In the age of excess, of “biggie size it” and gas guzzling SUVs, of self-centered cell phone users endangering our lives at every other turn, and of corporate crime fueled by greed driving Americans to the poor house, in an age when our recording artists are forced to give us seventy or more minutes of music even when they are incapable, one cannot help but wonder if Delbert McClinton’s 12-song follow up to 2001’s successful Nothing Personal is a small gift from above. His music has been categorized as blues, rhythm and blues, blue-eyed soul, rock ‘n’ roll and country. It’s all of the above and so much wonderfully less. Room to Breathe proves it.
The songs recorded here are a funky, down home, bluesy reminder of that other side of America, that side the world has come to know and love, that understated, uncomplicated, self-effacing and rugged side where people say what they mean and mean what they say and don’t feel compelled to say it more than once. There is no flashy musicianship on Room to Breathe, no filler songs. Every note on this album serves a purpose, even when the song is mediocre, which thankfully doesn’t happen often.
The opening track, “Same Kind of Crazy”, is one of the highlights. It’s a medium-tempo blues rocker with an intro that sounds a heck of a lot like the intro to the Beatles’ “Get Back” from their Let It Be album. Is it intentional? If so, it makes perfect sense, because this is precisely what McClinton does on this album, gets back to the basics. It’s a fun lyric and a funky groove and sets the proper pace and tone for what follows. Kevin McKendree plays a kicking, whirring and distorted Hammond B3 solo — one of many to come — that’d make the great Jimmy Smith giggle.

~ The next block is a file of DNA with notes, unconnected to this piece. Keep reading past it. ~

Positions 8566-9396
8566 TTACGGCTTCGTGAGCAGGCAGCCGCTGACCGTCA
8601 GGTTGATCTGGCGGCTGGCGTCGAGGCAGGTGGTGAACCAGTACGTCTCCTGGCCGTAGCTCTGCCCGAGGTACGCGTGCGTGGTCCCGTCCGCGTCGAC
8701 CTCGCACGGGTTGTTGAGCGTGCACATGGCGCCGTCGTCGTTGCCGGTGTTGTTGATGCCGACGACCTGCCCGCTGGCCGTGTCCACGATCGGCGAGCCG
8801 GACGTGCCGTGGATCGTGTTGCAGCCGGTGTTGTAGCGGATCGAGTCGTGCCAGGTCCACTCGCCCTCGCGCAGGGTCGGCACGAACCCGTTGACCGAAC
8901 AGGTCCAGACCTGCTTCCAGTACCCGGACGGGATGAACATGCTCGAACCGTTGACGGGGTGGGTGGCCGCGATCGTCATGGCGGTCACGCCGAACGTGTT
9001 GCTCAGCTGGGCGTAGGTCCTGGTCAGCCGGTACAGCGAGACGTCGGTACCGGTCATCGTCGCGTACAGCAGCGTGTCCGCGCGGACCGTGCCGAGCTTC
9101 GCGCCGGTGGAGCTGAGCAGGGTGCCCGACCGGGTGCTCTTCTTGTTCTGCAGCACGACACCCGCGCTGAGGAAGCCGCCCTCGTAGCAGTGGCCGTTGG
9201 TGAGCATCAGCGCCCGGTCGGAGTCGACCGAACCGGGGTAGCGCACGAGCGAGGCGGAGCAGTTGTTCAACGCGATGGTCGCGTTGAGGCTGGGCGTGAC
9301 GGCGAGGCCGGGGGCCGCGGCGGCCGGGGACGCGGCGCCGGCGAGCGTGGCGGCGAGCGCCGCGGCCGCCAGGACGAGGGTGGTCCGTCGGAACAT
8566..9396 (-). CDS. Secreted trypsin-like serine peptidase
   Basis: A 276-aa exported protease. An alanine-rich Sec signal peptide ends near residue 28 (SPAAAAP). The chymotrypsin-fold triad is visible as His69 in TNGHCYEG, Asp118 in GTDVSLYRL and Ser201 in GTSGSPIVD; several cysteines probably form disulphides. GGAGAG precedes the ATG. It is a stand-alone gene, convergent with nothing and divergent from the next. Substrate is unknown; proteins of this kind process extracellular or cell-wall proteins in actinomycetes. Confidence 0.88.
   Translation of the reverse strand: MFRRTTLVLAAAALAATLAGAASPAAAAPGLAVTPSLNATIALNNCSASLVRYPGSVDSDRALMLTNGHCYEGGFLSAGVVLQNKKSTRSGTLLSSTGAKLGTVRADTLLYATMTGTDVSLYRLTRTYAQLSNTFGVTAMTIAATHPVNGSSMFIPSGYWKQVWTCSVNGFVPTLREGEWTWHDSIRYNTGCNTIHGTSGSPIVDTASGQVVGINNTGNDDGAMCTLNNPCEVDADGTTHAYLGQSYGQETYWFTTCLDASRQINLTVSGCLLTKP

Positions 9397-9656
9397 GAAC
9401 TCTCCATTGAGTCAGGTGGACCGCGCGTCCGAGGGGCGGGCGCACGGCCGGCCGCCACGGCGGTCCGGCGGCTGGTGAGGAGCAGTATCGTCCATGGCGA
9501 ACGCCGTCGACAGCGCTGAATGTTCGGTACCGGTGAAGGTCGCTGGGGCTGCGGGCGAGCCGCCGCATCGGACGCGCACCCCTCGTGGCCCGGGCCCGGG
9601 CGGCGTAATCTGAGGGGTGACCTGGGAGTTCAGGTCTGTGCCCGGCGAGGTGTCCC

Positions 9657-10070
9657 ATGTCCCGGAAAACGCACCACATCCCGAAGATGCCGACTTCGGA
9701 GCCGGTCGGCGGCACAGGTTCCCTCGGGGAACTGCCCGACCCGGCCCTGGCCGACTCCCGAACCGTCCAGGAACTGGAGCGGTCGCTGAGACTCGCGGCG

other highlight on the album is “Lone Star Blues”, a comical country blues McClinton penned with co-producer and long time associate Gary Nichols. McClinton refers to this one as a “gang sang”. The background chorus includes such notables as Marcia Ball, Ray Benson of Asleep at the Wheel, Guy Clark, Rodney Crowell, Steve Earle, Emmy Lou Harris, and many others.
Of course the danger with American simplicity is that sometimes it can get downright Gomer Pile-ish. McClinton wrote or co-wrote every song on Room to Breathe, and the list of co-writers is impressive: Gary Nicholson, J. Fred Knobloch, Benmont Tench of Tom Petty’s band, Al Anderson, formerly of NRBQ, Billy Lawson and Kim Wilson. All collaborations hit the mark but two, both ballads, “Everything I Know About the Blues” and “Don’t Want to Love You”. The lyrics are trite and clichéd. The string arrangements on both songs are beautiful in structure and performance, but sadly seem wasted. The songs do serve a purpose, though, by coming at the exact moment the listener needs a breather from the upbeat, bluesier tracks.
“Everything I Know about the Blues” is thankfully followed by “Blues about You Baby”, a Jerry Lee Lewis styled tune, written with Al Anderson. All the requisite and frantic piano licks are here, played once again by the inimitable Kevin McKendree.
McClinton explores the darker side of blues with tracks like “Jungle Room”, a tribute to late nightclubs found in the back alleys of urban America, and “The Rub”, a murder story song. On “Jungle Room”, he sings “Ain’t no number, ain’t no sign / They’ll let you in if you knock three times / Find you a spot where you can lick your wound s/ They keep it cool at the Jungle Room”.
Throughout Room to Breathe, the swampy and sultry guitar riffs, played by Todd Sharp and Bill Campbell, hang down from most arrangements like Spanish moss from an old sycamore, giving color and character to the scene and keeping things cool when they threaten to overheat or get “biggie sized”.